COLUMBIA — Through a tiny glass door on an unassuming wooden box atop a post in Stephens Lake Park — a little like a birdhouse — there is a small collection of books, inviting passersby to take one. And maybe leave one, too.

It's not the first time Columbia has seen a little free library; residents have set up a few of the book exchanges on their lawns. But it is the first time one has sprung up on public land.

The free library in Stephens Lake Park was established by the Columbia Community Lions Club, a community service organization. The group plans to open one more on public property; Columbia Community Lions Club President Mike Anderson said it's working with the city to choose a spot with a low chance of vandalism. 

GRAPHIC: Columbia Lions Club dedicates little free library in Stephens Lake Park

A little free library is a neighborhood box for people to take and leave free books. A few weeks ago, the Columbia Lions Club started a little free library at the Old 63 entrance to Stephens Lake Park and dedicated it Tuesday night. The Columbia Lions Club plans to open more in Columbia, where three already exist.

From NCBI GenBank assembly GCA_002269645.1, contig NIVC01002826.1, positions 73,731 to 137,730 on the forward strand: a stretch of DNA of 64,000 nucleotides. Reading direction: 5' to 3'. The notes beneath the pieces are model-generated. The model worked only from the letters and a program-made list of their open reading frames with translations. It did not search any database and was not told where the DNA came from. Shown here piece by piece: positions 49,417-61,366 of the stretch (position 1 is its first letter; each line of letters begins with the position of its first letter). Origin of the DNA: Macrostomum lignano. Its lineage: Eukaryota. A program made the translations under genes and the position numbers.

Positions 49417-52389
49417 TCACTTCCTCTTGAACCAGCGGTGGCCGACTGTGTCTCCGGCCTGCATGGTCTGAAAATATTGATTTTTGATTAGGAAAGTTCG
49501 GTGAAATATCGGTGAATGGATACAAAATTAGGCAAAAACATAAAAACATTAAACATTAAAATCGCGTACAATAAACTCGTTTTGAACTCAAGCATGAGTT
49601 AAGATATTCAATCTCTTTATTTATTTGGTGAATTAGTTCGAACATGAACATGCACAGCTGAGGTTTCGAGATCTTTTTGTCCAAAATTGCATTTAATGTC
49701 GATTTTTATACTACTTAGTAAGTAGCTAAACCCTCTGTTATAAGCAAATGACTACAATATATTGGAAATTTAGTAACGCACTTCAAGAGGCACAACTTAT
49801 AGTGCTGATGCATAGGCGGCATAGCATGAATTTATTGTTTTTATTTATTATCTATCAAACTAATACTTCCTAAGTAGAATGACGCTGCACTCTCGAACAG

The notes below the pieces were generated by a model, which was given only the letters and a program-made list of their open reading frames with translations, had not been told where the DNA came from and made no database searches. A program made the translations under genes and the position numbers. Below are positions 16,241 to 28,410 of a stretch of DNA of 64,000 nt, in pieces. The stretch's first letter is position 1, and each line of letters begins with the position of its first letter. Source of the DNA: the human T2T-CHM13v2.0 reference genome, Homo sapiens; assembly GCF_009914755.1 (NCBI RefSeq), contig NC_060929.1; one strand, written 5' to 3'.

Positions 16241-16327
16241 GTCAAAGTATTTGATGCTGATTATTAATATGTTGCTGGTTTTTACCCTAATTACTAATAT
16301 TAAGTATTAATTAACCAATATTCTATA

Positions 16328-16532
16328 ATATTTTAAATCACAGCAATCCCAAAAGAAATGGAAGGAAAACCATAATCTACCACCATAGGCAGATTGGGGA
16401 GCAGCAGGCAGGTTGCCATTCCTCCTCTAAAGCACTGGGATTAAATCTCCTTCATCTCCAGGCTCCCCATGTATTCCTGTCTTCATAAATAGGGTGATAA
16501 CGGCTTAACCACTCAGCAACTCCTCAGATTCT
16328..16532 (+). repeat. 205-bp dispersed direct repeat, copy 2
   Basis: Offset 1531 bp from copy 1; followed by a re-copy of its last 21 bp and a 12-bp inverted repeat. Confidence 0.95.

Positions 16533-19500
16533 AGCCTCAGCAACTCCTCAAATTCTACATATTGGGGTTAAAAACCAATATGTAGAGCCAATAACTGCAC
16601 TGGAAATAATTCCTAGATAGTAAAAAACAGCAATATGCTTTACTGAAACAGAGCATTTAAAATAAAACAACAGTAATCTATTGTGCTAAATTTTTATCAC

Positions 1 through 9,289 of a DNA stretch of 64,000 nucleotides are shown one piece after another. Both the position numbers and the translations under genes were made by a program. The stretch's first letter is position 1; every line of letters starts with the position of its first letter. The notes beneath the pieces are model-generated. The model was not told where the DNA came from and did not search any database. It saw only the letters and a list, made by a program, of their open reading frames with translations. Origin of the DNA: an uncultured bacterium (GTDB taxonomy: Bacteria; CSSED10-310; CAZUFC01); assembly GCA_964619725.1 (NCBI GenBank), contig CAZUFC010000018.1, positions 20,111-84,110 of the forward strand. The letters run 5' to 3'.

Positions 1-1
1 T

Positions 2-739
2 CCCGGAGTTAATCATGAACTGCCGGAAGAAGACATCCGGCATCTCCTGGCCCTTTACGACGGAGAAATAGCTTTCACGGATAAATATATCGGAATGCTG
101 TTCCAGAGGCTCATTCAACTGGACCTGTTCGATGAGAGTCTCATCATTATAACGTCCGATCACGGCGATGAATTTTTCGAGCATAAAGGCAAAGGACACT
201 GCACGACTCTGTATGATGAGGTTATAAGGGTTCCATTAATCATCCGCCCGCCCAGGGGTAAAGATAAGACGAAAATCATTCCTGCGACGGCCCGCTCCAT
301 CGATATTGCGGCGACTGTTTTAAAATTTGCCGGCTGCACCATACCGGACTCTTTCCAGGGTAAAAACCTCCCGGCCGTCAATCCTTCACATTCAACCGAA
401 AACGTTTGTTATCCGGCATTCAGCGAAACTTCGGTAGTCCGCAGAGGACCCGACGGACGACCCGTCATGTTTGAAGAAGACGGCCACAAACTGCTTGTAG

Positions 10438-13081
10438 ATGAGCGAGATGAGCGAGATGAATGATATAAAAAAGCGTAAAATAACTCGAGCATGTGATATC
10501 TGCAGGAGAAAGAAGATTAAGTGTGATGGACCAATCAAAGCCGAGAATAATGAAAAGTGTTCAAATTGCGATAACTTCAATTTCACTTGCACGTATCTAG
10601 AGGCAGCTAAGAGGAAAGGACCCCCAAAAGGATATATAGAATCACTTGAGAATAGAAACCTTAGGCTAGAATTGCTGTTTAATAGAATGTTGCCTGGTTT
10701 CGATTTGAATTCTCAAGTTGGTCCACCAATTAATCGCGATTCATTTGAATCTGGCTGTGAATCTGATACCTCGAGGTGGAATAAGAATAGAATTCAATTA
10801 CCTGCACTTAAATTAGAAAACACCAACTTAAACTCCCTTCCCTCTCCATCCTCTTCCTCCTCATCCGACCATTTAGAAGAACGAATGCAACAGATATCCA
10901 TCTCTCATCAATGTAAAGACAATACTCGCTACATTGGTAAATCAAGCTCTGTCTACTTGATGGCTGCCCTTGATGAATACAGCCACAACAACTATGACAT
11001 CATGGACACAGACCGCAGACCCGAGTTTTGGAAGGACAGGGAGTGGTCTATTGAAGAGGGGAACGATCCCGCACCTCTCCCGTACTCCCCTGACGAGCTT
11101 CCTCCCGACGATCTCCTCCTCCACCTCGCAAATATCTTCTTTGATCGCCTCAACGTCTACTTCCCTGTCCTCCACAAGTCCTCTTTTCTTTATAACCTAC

The concept grew from a Wisconsin man building a small model schoolhouse in honor of his mother, then filling it with books. Since then, Little Free Library has become an international network of small book exchanges; the group's website features a map of registered locations, which number in the thousands.

A few people gathered Tuesday evening at Stephens Lake Park to dedicate Columbia's newest little library. Amanda Connon brought her two daughters, along with a laundry basket of books to contribute. Her daughter Katelyn, 8, said she hoped to pick up “Diary of a Wimpy Kid", and Elizabeth, 9, said she was looking for historical fiction.

Supervising editor is Adam Aton.

  • I'm a senior at the University of Missouri who's learning the do's and don'ts of journalism. Originally from Rockford, Illinois and lover of all things nature and environment.

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